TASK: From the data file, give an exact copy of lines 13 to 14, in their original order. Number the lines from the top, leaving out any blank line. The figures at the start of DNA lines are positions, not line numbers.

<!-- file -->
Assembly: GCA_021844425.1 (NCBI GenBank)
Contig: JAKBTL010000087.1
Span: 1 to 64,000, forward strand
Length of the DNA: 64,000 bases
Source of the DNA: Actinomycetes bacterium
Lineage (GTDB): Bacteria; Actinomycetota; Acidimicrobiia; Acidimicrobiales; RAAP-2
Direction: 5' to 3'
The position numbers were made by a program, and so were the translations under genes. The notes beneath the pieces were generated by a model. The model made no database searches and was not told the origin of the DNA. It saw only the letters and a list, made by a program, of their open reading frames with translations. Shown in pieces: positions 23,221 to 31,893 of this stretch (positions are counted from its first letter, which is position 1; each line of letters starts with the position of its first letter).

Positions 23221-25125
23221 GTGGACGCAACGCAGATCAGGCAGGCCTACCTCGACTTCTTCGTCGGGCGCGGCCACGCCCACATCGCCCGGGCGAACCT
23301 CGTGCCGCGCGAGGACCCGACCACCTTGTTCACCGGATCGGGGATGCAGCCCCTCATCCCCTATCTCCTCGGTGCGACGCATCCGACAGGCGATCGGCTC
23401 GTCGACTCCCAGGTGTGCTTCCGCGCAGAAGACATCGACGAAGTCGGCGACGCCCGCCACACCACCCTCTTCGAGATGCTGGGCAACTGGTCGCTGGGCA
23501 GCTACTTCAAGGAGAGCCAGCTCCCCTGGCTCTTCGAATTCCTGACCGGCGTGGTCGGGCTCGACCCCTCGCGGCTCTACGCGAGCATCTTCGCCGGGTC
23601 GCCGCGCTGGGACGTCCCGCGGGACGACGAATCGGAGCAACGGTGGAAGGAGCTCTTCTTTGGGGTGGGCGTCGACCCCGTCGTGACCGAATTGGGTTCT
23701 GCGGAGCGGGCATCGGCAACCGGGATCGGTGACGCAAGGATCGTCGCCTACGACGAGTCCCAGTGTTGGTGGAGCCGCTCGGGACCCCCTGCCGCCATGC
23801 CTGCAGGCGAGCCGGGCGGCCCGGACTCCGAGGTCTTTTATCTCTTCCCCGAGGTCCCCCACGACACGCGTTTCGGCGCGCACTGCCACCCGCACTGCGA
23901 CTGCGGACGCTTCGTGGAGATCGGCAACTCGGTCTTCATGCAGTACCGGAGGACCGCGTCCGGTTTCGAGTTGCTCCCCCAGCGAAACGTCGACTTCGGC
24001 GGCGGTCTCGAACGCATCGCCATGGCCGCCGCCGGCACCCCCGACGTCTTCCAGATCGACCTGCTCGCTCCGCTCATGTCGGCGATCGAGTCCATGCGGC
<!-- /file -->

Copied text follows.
23501 GCTACTTCAAGGAGAGCCAGCTCCCCTGGCTCTTCGAATTCCTGACCGGCGTGGTCGGGCTCGACCCCTCGCGGCTCTACGCGAGCATCTTCGCCGGGTC
23601 GCCGCGCTGGGACGTCCCGCGGGACGACGAATCGGAGCAACGGTGGAAGGAGCTCTTCTTTGGGGTGGGCGTCGACCCCGTCGTGACCGAATTGGGTTCT